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Wednesday, March 14, 2012

Surrogacy issue has a legal hole

Article published on Kathmandu Post, April 30 by: DEV KUMAR SUNUWAR
Lack of legislation to recognise surrogacy has led to disputes, complications and insecurity for couples opting for it, say experts.
The Kathmandu District Court settled the first surrogacy related lawsuit last month but left a legal vacuum. In the lawsuit involving Shambhavi Shah and her husband Ujjwal Shumsher Rana, the court issued a verdict stating that a surrogate child is equally entitled to inheriting parental property. 
The verdict, however, does not resolve the problem. Surrogacy is common in infertile Nepali couples, at hospitals inside or outside the country. Since surrogacy is legal in India many couples and surrogate mothers flock to Indian hospitals. 
“Since the country lacks legal provisions on surrogacy, I had to take several references from other countries while issuing a verdict on this particular case,” said Judge Tek Narayan Kunwar. The judge said that though the case was not one of surrogacy as there seemed no consensus between husband and wife, lack of laws to govern such problems could give rise to disputes.
Surrogacy, as practiced in India, requires a couple’s agreement and the egg of the biological mother is fertilised with sperm of the father in a test tube and the embryo then transferred into the uterus of the surrogate mother.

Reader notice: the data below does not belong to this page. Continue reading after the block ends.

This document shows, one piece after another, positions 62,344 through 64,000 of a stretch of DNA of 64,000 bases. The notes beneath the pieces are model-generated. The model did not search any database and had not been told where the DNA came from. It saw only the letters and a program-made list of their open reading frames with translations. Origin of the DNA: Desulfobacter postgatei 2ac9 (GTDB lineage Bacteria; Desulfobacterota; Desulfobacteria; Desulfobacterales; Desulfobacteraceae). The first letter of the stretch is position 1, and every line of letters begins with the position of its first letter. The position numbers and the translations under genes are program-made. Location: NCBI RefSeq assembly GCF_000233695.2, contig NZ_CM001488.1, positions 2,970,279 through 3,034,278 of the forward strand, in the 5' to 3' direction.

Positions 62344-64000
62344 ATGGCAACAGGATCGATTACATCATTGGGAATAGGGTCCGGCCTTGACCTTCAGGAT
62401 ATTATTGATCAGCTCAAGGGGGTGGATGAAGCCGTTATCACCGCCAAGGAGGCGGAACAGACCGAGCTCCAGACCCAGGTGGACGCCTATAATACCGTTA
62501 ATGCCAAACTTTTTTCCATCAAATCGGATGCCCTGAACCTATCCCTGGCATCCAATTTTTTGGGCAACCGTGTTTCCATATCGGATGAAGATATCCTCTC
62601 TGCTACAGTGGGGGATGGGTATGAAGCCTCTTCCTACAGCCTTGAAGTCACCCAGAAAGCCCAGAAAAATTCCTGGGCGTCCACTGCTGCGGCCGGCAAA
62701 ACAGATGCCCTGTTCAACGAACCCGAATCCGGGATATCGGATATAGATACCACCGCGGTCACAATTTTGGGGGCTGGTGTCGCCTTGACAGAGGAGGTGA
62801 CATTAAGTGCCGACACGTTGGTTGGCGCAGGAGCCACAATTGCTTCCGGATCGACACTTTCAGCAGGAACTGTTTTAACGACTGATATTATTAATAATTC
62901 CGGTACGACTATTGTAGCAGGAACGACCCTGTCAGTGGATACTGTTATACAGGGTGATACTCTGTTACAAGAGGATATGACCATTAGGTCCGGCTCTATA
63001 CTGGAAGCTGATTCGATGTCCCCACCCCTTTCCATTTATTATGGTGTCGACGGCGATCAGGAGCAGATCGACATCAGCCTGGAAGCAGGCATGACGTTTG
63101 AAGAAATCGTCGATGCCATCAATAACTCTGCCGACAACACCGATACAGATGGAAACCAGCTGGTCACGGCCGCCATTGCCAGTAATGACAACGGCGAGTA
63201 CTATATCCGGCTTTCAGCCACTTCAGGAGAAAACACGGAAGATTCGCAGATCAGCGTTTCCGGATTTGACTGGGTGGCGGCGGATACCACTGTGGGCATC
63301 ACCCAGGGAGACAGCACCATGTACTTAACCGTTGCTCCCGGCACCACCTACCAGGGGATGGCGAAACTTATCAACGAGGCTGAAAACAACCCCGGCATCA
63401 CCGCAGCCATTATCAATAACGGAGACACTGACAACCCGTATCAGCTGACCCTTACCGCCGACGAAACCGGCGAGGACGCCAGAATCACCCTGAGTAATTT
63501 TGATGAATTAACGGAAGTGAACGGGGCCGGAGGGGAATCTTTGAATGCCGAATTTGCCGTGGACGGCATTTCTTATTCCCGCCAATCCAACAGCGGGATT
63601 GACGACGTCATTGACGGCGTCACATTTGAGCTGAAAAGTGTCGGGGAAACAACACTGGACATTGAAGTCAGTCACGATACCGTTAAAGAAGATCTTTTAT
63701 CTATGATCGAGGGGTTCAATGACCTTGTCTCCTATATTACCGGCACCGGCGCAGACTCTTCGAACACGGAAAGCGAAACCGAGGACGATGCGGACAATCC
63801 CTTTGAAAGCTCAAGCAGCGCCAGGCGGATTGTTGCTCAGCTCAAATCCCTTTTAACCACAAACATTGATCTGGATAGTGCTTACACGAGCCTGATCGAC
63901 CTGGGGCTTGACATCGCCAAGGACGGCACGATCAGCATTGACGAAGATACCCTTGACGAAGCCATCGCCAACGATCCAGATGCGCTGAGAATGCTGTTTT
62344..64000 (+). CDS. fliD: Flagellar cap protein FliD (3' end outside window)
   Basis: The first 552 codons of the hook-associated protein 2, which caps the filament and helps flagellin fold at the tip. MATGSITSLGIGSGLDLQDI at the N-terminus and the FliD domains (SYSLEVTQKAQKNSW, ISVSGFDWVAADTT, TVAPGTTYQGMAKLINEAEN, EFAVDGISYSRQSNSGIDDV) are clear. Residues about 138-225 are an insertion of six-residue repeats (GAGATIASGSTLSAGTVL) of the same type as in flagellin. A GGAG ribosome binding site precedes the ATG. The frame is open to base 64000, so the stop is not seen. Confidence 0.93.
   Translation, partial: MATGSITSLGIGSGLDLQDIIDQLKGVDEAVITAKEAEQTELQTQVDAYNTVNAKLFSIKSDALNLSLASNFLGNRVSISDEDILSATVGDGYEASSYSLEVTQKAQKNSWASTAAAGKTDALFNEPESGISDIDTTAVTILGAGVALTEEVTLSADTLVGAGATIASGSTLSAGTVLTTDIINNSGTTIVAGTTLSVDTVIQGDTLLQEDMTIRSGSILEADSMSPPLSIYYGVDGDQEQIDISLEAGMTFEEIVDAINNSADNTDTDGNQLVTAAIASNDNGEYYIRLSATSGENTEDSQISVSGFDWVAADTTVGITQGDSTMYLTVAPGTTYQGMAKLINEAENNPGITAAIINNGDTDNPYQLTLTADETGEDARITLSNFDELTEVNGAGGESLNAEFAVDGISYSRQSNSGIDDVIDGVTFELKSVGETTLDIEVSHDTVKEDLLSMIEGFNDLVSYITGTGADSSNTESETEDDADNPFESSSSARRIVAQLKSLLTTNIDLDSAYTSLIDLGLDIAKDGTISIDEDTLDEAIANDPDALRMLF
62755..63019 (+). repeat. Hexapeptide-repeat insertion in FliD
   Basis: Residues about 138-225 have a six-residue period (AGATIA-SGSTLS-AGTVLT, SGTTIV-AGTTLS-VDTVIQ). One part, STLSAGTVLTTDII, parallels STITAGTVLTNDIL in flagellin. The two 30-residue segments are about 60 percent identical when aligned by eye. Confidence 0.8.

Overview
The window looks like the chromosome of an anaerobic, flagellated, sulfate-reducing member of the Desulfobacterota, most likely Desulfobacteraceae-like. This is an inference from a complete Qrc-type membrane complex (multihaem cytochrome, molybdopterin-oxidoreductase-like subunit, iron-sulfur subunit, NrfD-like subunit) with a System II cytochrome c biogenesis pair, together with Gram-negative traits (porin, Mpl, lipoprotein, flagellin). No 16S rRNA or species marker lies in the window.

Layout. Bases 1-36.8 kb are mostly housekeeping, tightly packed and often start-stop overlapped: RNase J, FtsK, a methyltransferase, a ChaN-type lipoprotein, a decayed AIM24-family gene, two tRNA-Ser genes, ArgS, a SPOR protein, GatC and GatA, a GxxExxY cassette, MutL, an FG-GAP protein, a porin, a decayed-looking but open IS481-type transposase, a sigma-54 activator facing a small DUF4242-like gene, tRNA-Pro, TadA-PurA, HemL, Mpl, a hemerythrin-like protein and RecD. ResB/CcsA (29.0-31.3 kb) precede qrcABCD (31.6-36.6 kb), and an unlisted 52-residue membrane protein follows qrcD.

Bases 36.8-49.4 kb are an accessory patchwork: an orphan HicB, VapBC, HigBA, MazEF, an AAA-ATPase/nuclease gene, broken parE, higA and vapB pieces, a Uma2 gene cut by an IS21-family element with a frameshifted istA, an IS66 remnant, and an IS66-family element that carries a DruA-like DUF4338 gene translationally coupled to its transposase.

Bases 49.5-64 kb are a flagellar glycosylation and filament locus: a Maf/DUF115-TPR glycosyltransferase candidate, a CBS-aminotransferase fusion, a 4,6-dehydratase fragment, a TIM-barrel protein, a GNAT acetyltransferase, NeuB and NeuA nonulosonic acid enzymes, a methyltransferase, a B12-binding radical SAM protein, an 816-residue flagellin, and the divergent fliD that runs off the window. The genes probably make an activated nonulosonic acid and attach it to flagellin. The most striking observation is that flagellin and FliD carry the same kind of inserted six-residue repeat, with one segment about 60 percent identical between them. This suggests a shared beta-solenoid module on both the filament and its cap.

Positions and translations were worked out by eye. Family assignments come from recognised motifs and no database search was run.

“Childless couples prefer surrogacy to adopting a child, because the baby is genetically theirs,” says Dr Uma Shrivastava, an Infertility and In Vitro Fertilisation (IVF) specialist. “I do not see any problem giving legal recognition to surrogacy.” 
According to doctors, mostly women who undergo several IVF cycles, multiple miscarriages, or have had their uterus removed fail to conceive. An estimate has it that around 15 percent of Nepali married couples are infertile.  
“The agony of infertile couples is more severe than that of those with HIV/AIDS, cancer or uterine prolapse,” said Dr Bhola Rijal, a senior gynaecologist and obstetrician. 
Since July 2004, Dr Rijal and his team have offered IVF services for over 350 test tube babies and treated over 1300 infertile couples at the IVF centre in the Chabahil-based Om Hospital and Research Centre.
“Many countries including India and Malaysia have given recognition to surrogacy. This has long been in practice in Nepal and many Nepali women go to India to act as surrogate mothers. Therefore, it is better to give legal recognition to surrogacy here,” added Dr Rijal. 
 Sapana Pradhan Malla, a Constituent Assembly member and women’s rights activist, says that surrogacy could be a boon for needy couples but she argued that when it comes to legal recognition, much has to be discussed. “Surrogacy should not be promoted haphazardly. If it is to be legalised, there should be a provision whereby needy couples could do it only after medical recommendation.”